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I want to find out which functions can be approximated up to arbitrary accuracy using Neural Networks with only linear activations. On this page I found out that with linear activation functions, the error in the prediction stays constant and is not depending on $x$. This means probably it has a bad accuracy, but I have not found out, if there is something like a URT for linear functions.

What I don't understand yet, how to relate the activation function to the actual model I want to predict.

My idea is that with only linear activation functions you can approximate only linear functions up to arbitrary accuracy. I would argue that the cost function:

\begin{align*} C(\mathbf{X}, \mathbf{y}, \mathbf{w})&=\frac{1}{N} \sum_{i=1}^{N}\left(y_{i}-\hat{y}\left(\mathbf{x}_{i} ; \mathbf{w}\right)\right)^{2}\\ &= \frac{1}{N} \sum_{i=1}^{N}\left(y_{i}-\mathbf{w}\cdot \mathbf{x}_i - b_i\right)^{2} \end{align*}

contains only a sum of linear functions, which cannot approximate a quadratic function for example. Maybe someone can help me writing that in a more rigorous way.

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  • $\begingroup$ With linear activation function your output will always be linear because inputs are repeatedly multiplied with weights and added. Has nothing to do with loss function. $\endgroup$ – rapaio Jun 24 '19 at 16:52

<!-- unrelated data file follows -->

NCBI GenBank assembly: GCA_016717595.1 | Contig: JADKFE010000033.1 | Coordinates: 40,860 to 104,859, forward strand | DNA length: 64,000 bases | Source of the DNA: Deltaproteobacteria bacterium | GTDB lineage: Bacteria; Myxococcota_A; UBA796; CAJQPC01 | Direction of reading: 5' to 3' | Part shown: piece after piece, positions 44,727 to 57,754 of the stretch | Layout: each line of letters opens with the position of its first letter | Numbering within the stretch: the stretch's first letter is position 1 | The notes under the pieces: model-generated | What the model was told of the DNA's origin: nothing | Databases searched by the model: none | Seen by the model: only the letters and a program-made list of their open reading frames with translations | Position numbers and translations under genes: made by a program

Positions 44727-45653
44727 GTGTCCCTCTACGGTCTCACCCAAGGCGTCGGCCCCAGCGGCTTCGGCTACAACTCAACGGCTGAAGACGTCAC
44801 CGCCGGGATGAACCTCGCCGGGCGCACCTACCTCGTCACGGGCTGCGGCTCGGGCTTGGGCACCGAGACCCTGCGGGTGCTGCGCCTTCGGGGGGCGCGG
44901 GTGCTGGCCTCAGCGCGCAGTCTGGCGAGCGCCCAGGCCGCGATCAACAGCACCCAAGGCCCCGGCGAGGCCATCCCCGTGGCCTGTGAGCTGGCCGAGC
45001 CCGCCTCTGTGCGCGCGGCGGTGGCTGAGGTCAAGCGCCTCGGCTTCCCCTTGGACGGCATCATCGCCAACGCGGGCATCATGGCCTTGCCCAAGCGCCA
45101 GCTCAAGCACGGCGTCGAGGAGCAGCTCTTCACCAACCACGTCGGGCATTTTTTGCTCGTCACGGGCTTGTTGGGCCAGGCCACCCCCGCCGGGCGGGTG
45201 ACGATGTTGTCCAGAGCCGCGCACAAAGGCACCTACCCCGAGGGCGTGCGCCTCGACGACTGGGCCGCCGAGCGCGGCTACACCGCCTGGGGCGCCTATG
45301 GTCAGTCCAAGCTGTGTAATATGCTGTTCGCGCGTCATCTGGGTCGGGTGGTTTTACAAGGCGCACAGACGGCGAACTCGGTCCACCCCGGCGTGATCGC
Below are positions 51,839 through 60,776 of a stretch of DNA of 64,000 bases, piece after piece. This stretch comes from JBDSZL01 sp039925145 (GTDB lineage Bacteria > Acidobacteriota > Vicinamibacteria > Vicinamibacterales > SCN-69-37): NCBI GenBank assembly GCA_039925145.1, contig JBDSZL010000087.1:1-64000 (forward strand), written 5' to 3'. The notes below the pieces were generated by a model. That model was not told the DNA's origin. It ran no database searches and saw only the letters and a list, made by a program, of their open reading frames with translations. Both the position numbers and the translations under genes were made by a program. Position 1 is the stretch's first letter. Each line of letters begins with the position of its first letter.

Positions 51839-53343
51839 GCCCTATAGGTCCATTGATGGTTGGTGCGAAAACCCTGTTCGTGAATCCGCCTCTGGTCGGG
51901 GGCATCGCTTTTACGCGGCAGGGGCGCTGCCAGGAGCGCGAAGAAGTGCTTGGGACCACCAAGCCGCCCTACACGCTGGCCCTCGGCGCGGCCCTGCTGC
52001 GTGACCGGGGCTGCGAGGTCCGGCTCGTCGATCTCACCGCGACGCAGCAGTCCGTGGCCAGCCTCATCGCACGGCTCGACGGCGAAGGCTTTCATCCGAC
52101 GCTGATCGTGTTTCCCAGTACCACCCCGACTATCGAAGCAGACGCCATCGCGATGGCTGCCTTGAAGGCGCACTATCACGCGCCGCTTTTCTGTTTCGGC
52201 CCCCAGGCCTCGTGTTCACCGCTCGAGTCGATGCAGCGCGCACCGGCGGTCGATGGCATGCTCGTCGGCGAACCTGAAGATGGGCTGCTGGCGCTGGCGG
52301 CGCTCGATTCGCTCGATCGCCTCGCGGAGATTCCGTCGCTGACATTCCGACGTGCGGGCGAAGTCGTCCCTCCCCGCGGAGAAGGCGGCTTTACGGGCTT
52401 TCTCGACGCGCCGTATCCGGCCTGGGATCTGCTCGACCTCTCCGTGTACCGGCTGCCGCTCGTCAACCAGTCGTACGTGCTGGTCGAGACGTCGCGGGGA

• $\begingroup$ This is true, but don't answers my question, which functions can be approximated and how one can show this (maybe I didn't made that point clear). $\endgroup$ – Leviathan Jun 24 '19 at 17:16
  • $\begingroup$ yes in general you can only approximate linear functions this way -- but an NN can learn to exploit floating point quantization errors and learn nonlinear functions even with only "linear" activations! -- although i suspect this isn't what you're looking for $\endgroup$ – shimao Jun 24 '19 at 21:11
  • $\begingroup$ stats.stackexchange.com/questions/325776/… $\endgroup$ – Skander H. Jun 25 '19 at 2:22
  • $\begingroup$ @shimao ok that's interesting. Have you got a script/paper where I find a simple, but rigorous proof for that statement? $\endgroup$ – Leviathan Jun 25 '19 at 16:20
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The composition of one or more linear functions is itself a linear function. A neural network using only linear activations can be rewritten as a linear function. What is the purpose of a neural network activation function?

Using a linear function, you'll be able to approximate functions which are single, straight lines, i.e. linear functions. Approximating a nonlinear function with a linear function will have some amount of error -- perhaps small enough to be ignored, perhaps too large to be acceptable. This judgement depends on what you need from your model.

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